Bamburi set for further gains

Bamburi set for further gains
Published: 17 November 2004

Bamburi Cement Limited, Kenya’s biggest manufacturer of cement and cement related products, recently celebrated 50 years since it first commenced operations.  It was incorporated in 1951, and listed on the NSE in 1970. In addition to cement products, it owns a nature and environmental park developed from rehabilitated quarries.  The company operates in Uganda and Kenya and markets its products in the Great Lakes region. 

In the last five years, annual compounded increase in revenue was 9 percent, recording Sh10.4 billion, credited to higher domestic consumption and export volumes to inland Africa, mainly Uganda. Earnings increased by 11 per cent, to Sh2.94.  In 2003, return on shareholders equity was 9.3 per cent, down from 11.2 per cent in 2002, of which 7.3 per cent came from operations and two per cent from borrowed funds. The outstanding shares were 362.9 million, of which the ten largest shareholders controlled just over 93 percent and public float was 24.3 million shares. 

Bamburi has the cement "franchise" of Kenya. The combined shareholdings in Athi River Mining Limited and E.A. Portland Ltd, gives the company dominant position in the market. Added to this "franchise", Bamburi is a subsidiary of Lafarge.

The Group is expending energy and resources to be "consumer focused company". It is branding product by application, rather than the traditional ingredients based description. This makes the buying process simpler, because consumers do not need to know technical product specifications. To enhance customer service, the company has a "Building Information Centre", a one-stop information and product development centre. In the long-term, this added value will create customer loyalty and market share, which will contribute to future earnings.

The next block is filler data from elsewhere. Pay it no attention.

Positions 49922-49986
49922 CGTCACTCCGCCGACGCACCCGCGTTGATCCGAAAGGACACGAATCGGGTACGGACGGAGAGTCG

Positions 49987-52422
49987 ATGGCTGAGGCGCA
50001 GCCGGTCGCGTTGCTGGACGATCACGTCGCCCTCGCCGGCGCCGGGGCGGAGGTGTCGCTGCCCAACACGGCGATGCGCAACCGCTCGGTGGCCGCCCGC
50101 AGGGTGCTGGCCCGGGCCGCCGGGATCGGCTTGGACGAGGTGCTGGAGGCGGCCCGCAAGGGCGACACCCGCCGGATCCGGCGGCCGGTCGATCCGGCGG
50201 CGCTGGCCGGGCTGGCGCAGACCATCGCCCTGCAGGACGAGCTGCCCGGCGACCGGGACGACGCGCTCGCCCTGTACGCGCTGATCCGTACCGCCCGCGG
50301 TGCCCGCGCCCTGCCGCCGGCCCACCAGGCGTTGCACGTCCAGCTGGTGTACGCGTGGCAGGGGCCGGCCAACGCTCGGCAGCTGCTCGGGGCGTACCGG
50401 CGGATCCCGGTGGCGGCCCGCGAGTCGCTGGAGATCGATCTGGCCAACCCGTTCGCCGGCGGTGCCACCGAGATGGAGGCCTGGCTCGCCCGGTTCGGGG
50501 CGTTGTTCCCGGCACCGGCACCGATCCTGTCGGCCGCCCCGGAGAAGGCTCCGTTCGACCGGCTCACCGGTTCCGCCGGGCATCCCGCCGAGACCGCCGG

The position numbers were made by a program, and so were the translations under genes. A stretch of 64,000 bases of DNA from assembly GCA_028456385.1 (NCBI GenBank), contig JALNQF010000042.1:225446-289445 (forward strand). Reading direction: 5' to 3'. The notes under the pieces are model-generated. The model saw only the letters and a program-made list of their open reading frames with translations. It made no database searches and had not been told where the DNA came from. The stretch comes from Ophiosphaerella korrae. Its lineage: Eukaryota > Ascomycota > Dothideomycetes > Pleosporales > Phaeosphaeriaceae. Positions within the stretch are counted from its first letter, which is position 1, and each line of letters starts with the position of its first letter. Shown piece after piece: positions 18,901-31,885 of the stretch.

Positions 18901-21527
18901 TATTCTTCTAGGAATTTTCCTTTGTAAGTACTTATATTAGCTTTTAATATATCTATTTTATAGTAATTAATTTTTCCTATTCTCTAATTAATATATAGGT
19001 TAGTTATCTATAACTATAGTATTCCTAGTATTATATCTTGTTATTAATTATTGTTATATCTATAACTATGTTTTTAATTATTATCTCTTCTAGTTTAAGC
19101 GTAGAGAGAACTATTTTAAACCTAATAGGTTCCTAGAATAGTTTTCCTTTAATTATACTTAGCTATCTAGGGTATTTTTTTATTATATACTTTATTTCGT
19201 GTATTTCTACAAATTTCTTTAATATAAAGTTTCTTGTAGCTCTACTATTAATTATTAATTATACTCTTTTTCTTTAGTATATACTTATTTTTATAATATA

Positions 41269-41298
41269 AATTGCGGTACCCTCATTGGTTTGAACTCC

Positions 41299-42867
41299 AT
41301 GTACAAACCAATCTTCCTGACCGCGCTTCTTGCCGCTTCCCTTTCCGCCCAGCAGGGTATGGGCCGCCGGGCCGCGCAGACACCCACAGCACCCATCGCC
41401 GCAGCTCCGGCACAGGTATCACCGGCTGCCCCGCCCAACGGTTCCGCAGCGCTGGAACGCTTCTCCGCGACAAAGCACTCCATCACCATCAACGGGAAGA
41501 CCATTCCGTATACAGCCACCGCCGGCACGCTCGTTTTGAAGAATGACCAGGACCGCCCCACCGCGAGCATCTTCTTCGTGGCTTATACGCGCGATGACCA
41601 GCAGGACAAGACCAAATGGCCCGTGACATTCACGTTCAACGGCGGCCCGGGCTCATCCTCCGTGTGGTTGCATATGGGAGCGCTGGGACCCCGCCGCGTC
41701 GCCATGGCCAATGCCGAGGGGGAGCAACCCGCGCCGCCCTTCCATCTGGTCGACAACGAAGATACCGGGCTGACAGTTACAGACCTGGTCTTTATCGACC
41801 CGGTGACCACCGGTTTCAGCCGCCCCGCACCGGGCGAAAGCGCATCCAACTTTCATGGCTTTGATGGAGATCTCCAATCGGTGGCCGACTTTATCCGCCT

Building concrete roads and housing construction will be key factors in driving 33 percent growth in earnings.  The risks to the future growth of the earnings include interest rates, energy prices, the exchange rate, external competition and lack of Government spending. Of critical importance is the high price of energy, which represents over 40 per cent of production costs. Energy costs up to four times more in Kenya and Uganda than countries such as Egypt.